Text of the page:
Western corn rootworms/root borers
What are the western corn rootworms?
The western corn rootworms belong to an insect order Coleoptera. The western corn rootworms are scientifically called as Diabrotica virgifera virgifera and considered one of the most damaging insect pests of corn crop. The adults of the western corn rootworms are about 6.5 mm long and yellow colored with a black stripe on each of their front wings. Females of the western corn rootworms lay whitish oval shaped and about 0.1 mm long eggs in the soil. Newly hatched larvae this rootworm are white colored and about 3.0 mm long. Mature larvae are whitish in color with brown head capsule and a brown colored marking on the last abdominal segment. Matured larvae have three pairs of legs and they pupate in the soil. Pupae of the western corn rootworms are whitish in color.
Facts (show all)
- + List of the most economically devastating species of the western corn rootworms
- the western corn rootworms, Diabrotica virgifera virgifera
- + Biology of the western corn rootworms
The biology (life cycle) of this insect consists of four developmental stages including eggs, larvae (also called grubs), pupae and adults. The western corn rootworms overwinter as egg stage in the soil. Depending on temperature, these eggs hatch in late spring (May) in warmer areas whereas in early June in cooler areas. The newly hatched small larvae immediately start feeding on the smaller roots of young corn seedlings and develop through three larval stages that can feed on larger corn roots. The matured larvae then pupate in the soil. Adult beetles start emerging from pupae in late June through early July. Generally males emerge from pupae 5-7 days before females and then they mate. Mated females lay eggs in the soil starting from late July through mid August and life cycle continue. The western corn rootworms generally complete one generation per year.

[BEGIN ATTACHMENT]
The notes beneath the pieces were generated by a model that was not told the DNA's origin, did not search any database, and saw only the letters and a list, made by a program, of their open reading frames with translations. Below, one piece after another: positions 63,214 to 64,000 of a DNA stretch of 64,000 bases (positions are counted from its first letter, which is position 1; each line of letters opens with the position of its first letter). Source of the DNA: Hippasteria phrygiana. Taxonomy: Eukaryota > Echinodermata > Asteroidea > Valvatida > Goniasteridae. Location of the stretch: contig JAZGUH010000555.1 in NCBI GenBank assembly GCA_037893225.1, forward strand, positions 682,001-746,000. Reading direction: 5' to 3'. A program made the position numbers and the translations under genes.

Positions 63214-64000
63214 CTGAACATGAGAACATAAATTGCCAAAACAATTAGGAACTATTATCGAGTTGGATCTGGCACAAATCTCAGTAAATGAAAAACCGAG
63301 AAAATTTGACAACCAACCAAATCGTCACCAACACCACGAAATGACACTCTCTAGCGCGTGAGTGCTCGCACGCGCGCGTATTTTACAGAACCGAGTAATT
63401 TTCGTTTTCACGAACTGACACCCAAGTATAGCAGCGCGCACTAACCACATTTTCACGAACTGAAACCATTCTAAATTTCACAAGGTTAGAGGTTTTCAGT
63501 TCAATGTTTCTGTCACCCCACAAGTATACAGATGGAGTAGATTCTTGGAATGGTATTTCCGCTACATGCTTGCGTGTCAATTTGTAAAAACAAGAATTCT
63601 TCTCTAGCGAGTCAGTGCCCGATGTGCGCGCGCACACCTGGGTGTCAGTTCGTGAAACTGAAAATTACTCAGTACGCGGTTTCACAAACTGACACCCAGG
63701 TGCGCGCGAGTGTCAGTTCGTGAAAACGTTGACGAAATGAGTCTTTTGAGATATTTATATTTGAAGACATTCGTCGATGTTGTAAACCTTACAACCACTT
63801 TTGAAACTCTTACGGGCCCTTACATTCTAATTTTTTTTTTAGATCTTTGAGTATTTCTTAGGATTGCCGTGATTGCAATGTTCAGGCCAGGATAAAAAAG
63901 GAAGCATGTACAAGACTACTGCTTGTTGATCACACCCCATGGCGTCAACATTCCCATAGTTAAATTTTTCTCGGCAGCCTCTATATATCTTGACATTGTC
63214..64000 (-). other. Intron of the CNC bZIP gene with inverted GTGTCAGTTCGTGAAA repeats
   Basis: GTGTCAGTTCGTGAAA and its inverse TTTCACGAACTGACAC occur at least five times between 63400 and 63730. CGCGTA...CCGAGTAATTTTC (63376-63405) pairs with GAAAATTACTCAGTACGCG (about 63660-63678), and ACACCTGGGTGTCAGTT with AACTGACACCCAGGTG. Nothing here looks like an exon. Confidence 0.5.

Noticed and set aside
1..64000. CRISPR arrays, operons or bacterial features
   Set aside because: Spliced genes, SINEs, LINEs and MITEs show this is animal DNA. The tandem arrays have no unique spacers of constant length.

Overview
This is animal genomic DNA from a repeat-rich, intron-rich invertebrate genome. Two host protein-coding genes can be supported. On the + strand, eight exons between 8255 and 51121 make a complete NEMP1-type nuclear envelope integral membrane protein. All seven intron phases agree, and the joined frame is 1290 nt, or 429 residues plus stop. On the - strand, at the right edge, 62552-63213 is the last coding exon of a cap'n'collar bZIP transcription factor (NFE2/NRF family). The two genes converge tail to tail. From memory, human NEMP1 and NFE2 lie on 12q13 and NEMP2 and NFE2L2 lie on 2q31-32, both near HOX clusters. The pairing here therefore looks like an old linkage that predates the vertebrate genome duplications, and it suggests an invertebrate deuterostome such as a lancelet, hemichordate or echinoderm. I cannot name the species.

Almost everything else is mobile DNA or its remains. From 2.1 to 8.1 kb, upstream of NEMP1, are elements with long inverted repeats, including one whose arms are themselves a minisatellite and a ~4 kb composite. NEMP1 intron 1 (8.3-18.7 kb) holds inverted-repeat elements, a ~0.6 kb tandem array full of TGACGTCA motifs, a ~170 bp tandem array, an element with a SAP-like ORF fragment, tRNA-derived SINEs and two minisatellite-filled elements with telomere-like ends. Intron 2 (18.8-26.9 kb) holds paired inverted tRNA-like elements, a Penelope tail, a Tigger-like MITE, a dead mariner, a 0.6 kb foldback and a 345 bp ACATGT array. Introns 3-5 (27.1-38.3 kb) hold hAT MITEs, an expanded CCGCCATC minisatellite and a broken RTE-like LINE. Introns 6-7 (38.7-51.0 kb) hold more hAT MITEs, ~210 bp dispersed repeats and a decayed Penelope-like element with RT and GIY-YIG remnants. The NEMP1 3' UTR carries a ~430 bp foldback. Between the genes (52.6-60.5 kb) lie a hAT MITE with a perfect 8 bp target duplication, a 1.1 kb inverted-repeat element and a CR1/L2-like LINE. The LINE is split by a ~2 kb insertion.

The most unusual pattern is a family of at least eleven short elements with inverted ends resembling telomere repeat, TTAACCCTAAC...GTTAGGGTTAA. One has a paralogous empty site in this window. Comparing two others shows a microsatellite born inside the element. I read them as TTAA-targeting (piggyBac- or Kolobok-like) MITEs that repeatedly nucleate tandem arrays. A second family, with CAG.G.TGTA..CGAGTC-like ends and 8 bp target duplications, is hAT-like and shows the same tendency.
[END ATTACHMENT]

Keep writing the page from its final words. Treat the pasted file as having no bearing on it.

- + What type of damage is caused by the western corn rootworms?
Both larvae and adults of the western corn rootworms cause a serious damage to corn plants. Larvae exclusively feed on corn roots and cause plants to lodge whereas adults generally interfere corn pollination by feeding on silk and thus reducing grain production. The newly hatched larvae generally feed on smaller roots and root hairs whereas larger second and third stage larvae feed on larger roots. The larger larvae can tunnel the large roots and their heavy infestation can completely destroy the corn crop. Adults of the western corn rootworms also feed on corn leaves.
- + Biological control of the western corn rootworms